Over the (long) weekend: Paper Bird, These United States, Dovekins at the hi-dive

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Paper Bird, These United States, Dovekins Thursday, December 31, 2009 hi-dive Better than: Going to a New Year's concert that didn't feature kazoos and Jefferson Airplane covers.

It was easy to overlook the elements of chaos that marked Paper Bird's New Year's set at the hi-dive Thursday night. The headliners went onstage about thirty-minutes before the onset of 2010, and as midnight approached, the band's set stalled for sound checks and to allow for guest musicians to clamber onstage with the band. The sheer volume of the audience also slowed the group's progress, as the sound engineers had to make adjustments for the considerable crowd noise of the sold-out room.

There was no formal countdown before the arrival of the New Year. Instead, the band took a long delay between songs as balloons fell from ceiling at around 12:01. Cries of "Happy New Year!" rung out at different times from the milling crowd.In the end, the chaos didn't detract from the fun of the show. Instead, the frenetic feel of the main act seemed to go along with manic mood of the holiday. It was the informal feel of a grand house party, of a celebration of the New Year with close friends.

The feel came in large part from the obvious presence of Paper Bird fans in attendance. Even with the minor sound issues, the audience remained supportive, singing along at overwhelming volumes and crowd surfing on the arms of the hi-dive's capacity crowd. And even with the multiple delays and the frenzied feel of the house, Paper Bird, along with the two opening acts, offered a fittingly festive soundtrack for the occasion.

The celebratory chaos that was in full force by the time Paper Bird took to the stage had room to build up. The Dovekins served as an ideal opening act for Paper Bird both in terms of sound and energy, blending folk cues from a wide range of idioms and traditions and, in the process, offered a sound that seemed new. The similarities to Paper Bird's sound were further underscored when Esme Patterson, Sarah Anderson and Genny Patterson of Paper Bird joined the Dovekins for several tunes. With their innovative blend of warm instrumentation, organic sound effects and unorthodox time signatures, the Dovekins' seamlessly mixed Eastern European rhythms and South American textures with the feel of an old-timey American camp meeting.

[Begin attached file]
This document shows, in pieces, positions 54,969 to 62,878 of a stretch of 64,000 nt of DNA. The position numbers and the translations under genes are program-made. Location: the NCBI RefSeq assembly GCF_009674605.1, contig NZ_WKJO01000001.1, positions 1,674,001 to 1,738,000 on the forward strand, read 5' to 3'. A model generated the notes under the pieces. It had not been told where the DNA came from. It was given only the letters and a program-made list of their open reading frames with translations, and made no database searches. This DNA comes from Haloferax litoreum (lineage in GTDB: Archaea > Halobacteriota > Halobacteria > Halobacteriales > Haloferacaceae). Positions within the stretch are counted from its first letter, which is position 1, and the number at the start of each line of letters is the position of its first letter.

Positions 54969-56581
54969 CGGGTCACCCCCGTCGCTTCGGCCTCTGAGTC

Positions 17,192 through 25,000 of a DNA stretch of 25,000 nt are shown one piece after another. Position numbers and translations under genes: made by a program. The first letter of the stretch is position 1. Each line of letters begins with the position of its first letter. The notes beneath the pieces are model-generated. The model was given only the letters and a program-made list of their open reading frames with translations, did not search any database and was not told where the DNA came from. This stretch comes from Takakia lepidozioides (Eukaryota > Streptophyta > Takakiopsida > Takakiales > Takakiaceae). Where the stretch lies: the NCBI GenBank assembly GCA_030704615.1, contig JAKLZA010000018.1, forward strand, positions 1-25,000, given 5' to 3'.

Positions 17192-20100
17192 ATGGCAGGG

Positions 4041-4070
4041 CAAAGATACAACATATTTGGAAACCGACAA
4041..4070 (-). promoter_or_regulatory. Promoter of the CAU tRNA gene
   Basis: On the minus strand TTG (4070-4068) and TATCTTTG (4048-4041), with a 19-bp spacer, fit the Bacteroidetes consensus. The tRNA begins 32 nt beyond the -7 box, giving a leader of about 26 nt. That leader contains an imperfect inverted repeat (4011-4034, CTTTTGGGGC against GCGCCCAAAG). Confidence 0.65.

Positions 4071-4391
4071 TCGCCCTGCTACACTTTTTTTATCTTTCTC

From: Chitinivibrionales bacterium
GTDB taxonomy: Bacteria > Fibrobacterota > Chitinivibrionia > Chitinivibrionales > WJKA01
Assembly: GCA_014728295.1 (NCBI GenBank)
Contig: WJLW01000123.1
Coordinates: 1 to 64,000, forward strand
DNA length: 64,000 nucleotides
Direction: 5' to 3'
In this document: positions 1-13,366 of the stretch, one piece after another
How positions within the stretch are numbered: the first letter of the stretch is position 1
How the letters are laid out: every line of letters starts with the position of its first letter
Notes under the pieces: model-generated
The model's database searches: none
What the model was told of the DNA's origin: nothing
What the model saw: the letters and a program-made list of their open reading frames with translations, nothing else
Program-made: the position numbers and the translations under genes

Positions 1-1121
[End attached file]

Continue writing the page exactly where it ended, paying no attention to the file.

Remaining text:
Songs like "Honduras" drew on organic sounds such as coordinated finger snaps, finger pops from the mouth and hand claps, as well as the band's rich combination of stand-up bass, banjo, acoustic guitar, kazoos, drums and trombone. Vocalists Griff Snyder and Laura Goldhamer topped off the ambitious menu of sounds with an infectiously energetic lyrical delivery.

While the Dovekins' use of traditional bluegrass and world music cues previewed similar sounds in Paper Bird's set, These United States offered a more straightforward, pop-rock feel. Even as J. Tom Hnatow's pedal steel guitar provided some folk contours, the Washington D.C. and Kentucky-based band's delivery of songs like "Everything Touches Everything" and "The Important Thing" drew more on alt-rock structures and sounds. The shift in genres didn't lessen the enthusiasm of the growing crowd, and it didn't stop lead singer and guitarist Jessie Elliott from inviting the ladies from Paper Bird on stage again to help out with some of the final songs of the set.

The guest spots by the Paper Bird ladies in both of the opening sets served as warm up for the band's headlining spot. By the time the full band started its set, the crowd had already gotten a preview of the group's distinctive vocal approach.The continuity helped make up for the somewhat disjointed feel of the first part of Paper Bird's set. Even with the pauses to correct the sound, and even as the group took a few minutes to welcome members of the Dovekins and These United States onstage before midnight, the audience remained engaged.

Indeed, the sound of the crowd singing along for tunes from the EP A Sky Underground overwhelmed the sound of trio of vocalists at times. Macon Terry's driving bass, Caleb Summeril's suggestive banjo and Paul DeHaven's bluegrass-infused guitar lines remained audible throughout the set, but the crowd's frenzied sing-alongs detracted from the group's distinctive vocals.

The participation came during originals and covers alike - in addition to songs like "Lullaby" and "Colorado," Paper Bird also offered covers of well-known tunes like the Beatles' "Baby You're a Rich Man" and Jefferson Airplanes' "White Rabbit" and "Somebody to Love." Even with the noise issues, the group soldiered on. The septet drew on the considerable vocal force of lead singers to overcome the din of crowd, and after corrections to the soundboard, provided a folksy and fun set.

In the end, the slight sound lapses and delays in performance seemed a natural part of a New Year's celebration. Just as the largely intoxicated crowd took breaks to hug well-wishers and indulge in a New Year's kiss, the band took moments to acknowledge the crowd and wish them well for 2010.

CRITIC'S NOTEBOOK Personal Bias: The Dovekins' experiments with non-traditional time signatures and Eastern European beats was especially engaging for me. Random Detail: Band members from all three groups sported creative face makeup for the show. By the Way: The crowd passed around a pineapple for These United States' set, a prop that lead singer Justin Craig took up and showed off to the crowd.

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